I’ve always held a somewhat conceited belief that I’d probably be really good at pottery if I gave it a go. That thought lies in the same bit of my brain that became obsessed with the more obscure sports at the Olympics last Summer (how would anyone KNOW that they were secretly a whizz at dressage/clay pigeon shooting/putting on a happy face during synchronised swimming throughout the course of everyday life? Have I secretly missed my calling as a Master Archer?!) But, y’know, I do crafts, I like to think I’ve got a bit of an eye for design, and I’m fairly practical, too (I restored and installed a door handle last week ‘n’ everything). And I’m actually working on a little – very basic – clay project at the moment for one of my editorial clients. But every time I try to make anything proper (i.e with sides) it just all seems to go horribly wrong. I’ll be sharing the story of my Wonky Pot, made at last Saturday’s Patternity workshop, next week once I’ve picked it up from firing – but there’s a little Instagram of it here if you can’t wait until then.
So it was with a degree of envy that I cast my eye over extremely talented ceramicist Katharine Morling’s newsletter this week. Having been a regular visitor to the Cockpit Arts Open Studios for many years now, where she shares her wares, I’ve always admired her striking pieces, and was fortunate enough to feature one in an editorial photoshoot a few years back for Essential Kitchen, Bedroom, Bathroom magazine (see above). Set in the insanely opulent surroundings of Goldsmiths Hall, I was keen to add an element of unexpected juxtaposition to this shot, and Katharine’s ceramic pouffe was just the ticket.
Describing her work as “three-dimensional drawings in the medium of ceramics”, Katharine has just launched an online shop for a selection of her smaller pieces (the footstool was part of her one-off, POA kind of items for those with a bit more cash to splash) and I’ve already (mentally) been gifted any/all of the above by thoughtful loved ones (ahem). Each is part of a series and is handmade, painted and signed. Perhaps it’s time to step away from the potter’s wheel and put my efforts into saving up for one of these puppies instead…
With Christmas still in full swing there’s been little time of late for blogging or even interwebbing of late. Fortunately I’ve been introduced to several fab new brands this week whilst on shoots, first up being Arc Prints. Selling online throughout the UK, Arc offer a dazzling array of fine art reproductions, capturing all the vintage glory of the original image on matt archival paper. Ranges include animal, botanical, architectural and interiors, travel, costume and ceramics to name but a few, and is quite literally the most comprehensive collection of prints in the WORLD (probably), for incredibly wallet-friendly prices (with most on offer you’d get change from £20). Here’s just a few of my faves:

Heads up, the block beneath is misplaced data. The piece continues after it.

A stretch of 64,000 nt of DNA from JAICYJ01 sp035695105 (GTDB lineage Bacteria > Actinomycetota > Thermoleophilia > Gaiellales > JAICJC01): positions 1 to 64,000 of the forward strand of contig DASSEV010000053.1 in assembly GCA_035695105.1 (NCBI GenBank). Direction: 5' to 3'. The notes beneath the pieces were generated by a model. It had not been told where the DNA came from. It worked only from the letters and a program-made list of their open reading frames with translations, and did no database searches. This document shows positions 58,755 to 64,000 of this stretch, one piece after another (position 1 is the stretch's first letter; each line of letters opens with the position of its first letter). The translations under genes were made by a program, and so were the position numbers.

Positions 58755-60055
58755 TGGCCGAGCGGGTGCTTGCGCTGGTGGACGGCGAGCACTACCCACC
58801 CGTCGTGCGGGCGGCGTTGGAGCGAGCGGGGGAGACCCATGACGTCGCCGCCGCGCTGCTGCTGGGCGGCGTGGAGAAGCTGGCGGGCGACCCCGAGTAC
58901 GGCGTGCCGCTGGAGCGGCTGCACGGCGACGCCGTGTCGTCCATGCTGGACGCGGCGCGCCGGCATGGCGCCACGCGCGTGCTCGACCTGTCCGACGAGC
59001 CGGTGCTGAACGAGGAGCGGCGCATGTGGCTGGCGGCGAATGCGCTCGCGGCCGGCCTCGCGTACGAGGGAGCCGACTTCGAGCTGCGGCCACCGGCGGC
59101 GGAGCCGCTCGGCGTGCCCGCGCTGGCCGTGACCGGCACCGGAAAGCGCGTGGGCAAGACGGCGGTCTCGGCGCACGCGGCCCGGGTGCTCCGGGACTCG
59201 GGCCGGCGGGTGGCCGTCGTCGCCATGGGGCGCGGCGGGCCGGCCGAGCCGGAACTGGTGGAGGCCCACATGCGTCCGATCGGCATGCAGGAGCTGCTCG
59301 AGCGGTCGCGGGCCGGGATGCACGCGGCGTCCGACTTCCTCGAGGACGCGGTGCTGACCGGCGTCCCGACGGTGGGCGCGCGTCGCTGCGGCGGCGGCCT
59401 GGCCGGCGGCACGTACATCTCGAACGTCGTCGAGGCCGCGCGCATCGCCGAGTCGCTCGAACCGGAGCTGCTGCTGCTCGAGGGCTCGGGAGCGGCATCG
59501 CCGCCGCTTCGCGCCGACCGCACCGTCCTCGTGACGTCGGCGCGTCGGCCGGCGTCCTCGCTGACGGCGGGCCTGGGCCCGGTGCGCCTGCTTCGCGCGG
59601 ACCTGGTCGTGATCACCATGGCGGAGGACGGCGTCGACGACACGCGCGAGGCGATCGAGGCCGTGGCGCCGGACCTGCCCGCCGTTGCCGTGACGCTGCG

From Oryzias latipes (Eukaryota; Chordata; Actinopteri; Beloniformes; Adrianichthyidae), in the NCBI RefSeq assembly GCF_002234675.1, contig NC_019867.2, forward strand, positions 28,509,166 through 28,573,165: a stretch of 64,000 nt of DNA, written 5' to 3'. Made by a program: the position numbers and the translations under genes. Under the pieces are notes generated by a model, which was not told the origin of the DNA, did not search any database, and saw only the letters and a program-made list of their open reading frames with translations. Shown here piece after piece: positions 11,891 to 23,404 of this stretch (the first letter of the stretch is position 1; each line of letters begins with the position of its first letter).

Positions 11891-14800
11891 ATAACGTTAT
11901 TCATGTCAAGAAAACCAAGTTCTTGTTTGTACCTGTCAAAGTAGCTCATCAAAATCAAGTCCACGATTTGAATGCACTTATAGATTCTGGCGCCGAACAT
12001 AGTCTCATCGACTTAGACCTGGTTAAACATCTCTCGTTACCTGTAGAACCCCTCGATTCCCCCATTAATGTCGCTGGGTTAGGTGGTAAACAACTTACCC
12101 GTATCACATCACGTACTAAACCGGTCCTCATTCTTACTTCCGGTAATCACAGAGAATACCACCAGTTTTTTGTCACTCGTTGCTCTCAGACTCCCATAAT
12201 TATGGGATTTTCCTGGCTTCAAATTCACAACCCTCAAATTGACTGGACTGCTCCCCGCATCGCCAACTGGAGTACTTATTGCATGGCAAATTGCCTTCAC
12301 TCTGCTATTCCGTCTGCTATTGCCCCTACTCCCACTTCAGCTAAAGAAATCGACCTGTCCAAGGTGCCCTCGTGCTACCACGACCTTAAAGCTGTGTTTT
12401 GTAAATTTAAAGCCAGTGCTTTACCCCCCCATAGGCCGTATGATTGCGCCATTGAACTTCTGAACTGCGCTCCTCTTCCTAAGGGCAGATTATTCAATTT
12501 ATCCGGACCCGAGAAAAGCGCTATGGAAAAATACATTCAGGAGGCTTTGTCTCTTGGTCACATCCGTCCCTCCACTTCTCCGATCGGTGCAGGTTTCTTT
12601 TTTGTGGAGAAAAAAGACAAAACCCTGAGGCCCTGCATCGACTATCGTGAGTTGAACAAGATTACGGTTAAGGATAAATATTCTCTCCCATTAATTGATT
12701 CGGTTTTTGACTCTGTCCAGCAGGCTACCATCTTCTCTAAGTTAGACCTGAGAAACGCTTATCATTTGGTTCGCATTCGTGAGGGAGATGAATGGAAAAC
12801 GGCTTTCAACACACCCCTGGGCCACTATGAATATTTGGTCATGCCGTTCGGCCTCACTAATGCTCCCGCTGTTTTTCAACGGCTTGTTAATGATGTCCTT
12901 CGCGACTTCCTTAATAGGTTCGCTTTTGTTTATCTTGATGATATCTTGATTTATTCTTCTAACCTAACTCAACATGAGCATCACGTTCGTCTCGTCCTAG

Mrs Mellish Fancy Desserts (quite tempted to buy this one for the name alone)
And finally, these antique doll studies by Lena Cook: quirky cool in a Miss Havisham sort of a way, or just an ickle but creepy?
I’ve always been of the mindset that for something to be handmade, in my book that means being able to see the tell-tale signs of the maker that makes it ‘real’ as opposed to mass produced – a wibble here, a dropped stitch there, a rogue pencil guideline still faintly visible, etc etc. Often the word handmade is too freely bandied about when what it really means is someone in a factory line somewhere stuck a diamante gem onto a corner of a picture frame after a machine turned out 50,000 identikit of them. So when I stumbled upon French brand Ekobo’s website earlier whilst out interwebbing, I must confess to being somewhat sceptical of its handmade claim after clapping eyes on its gleaming, pristine wares.
But I have to say, after watching this video on their website (go to ‘products – a form of art’), I stand very much corrected. Ekobo commission artisans in rural areas of Vietnam to create their glossy wares, using traditional production techniques finished in a wholly contemporary manner. I had literally no idea how bamboo tableware was made before seeing this – not that it’s something I’ve ever given much thought to to be honest, but if I had, I don’t think I’d have worked it out for myself anyway and if it were left to me would probably be sitting in a Vietnamese field, sobbing quietly by a mound of wooden strips, held together with PVA glue and resembling a damaged meteorite.
Eco-friendly (hello, bamboo), nice-to-the-locals (good working conditions, creating jobs in poor communities) and groovy-looking to boot, what better way to serve your organic farmer’s market salad/handmade cordial made from local roadside berries* (delete where applicable).
Stocked throughout numerous stores throughout the UK (including Selfridges) and worldwide.